Sunday, January 30, 2005


whether the campaign of terror and violence led by al-Zarqawi et al. A statement allegedly made by al-Zarqawi tries to put the most positive (from his warped perspective) spin on election day:
"We have spoiled their party. We have struck them with grievous attacks... Before this statement was published, 13 lions from the martyrs brigade of the Al-Qaeda Group of Jihad in the Land of the Two Rivers attacked centres of the infidel in various regions of Iraq," said a statement posted on the Internet.
But 13 suicides to kill perhaps three times that number and not appreciably diminish the determination of the Iraqi people to line up for hours to vote doesn't seem to be a very sustainable long-term strategy.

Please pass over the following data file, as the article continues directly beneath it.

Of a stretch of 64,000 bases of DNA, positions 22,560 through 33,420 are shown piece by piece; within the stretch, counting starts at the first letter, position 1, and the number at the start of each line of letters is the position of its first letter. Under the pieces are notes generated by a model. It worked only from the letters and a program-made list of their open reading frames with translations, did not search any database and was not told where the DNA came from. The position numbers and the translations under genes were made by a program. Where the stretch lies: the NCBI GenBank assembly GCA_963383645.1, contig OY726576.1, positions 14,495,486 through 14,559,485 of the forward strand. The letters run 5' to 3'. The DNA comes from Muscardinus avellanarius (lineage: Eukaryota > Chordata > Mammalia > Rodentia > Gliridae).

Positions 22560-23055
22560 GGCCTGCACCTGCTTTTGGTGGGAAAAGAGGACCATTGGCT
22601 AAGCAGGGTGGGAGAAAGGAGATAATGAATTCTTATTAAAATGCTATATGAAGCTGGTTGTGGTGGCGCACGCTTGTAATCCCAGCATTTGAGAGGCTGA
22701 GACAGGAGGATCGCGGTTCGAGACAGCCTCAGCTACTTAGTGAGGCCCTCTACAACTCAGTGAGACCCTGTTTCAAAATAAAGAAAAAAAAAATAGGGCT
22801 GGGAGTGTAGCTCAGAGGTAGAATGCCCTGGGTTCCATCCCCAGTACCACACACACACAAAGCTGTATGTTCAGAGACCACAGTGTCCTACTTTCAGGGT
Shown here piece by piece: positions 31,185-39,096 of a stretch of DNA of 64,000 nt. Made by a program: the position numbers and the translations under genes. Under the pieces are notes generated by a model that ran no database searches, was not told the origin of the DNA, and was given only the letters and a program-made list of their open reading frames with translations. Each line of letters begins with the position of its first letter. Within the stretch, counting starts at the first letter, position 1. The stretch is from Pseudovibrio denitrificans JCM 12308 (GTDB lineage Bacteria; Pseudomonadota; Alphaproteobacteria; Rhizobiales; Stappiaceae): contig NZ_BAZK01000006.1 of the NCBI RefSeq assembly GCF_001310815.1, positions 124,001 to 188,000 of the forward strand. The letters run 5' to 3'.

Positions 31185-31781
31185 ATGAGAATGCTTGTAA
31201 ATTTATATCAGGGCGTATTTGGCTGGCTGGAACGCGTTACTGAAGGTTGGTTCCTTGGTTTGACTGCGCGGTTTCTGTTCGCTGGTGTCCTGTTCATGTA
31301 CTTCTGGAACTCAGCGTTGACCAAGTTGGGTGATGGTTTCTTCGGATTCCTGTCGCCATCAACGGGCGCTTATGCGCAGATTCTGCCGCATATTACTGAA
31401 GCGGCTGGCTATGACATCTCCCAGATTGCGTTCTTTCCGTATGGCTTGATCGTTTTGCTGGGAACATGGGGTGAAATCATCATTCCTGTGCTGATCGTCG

Thinking about the War on Terror more generally, one wonders about the long-term viability of al Qaeda-style terror tactics. It has been more than 3 years since 9/11. There have been no follow-up attacks on American soil. One would think that al Qaeda would have sought to press its advantage in the days, weeks, and months after 9/11 by precipitating a steady stream of attacks in the U.S. in an effort to diminish American resolve and speed up an American withdrawal from the Middle East. Such attacks need not be as big and dramatic as 9/11. I would think that a suicide bombing in a shopping mall in Des Moines would probably be as effective in sowing doubt, anxiety, and terror as would an attack on the Presidential inauguration (if it can happen in Des Moines, it can happen anywhere; nowhere is safe). And yet the attacks have not come. Whether this is due to a lack of resolve, resources, and understanding on the part of the terrorists or whether it is due to heightened security efforts on the part of the U.S., or whether it is due to the fact that the U.S. has aggressively attacked and killed many terrorist leaders and bases (or some combination of all three) is not clear. But what seems to be clear is that the ability of terrorists to completely disrupt Americans' way of life is perhaps not as great as some have feared. And that, too, is a good thing.

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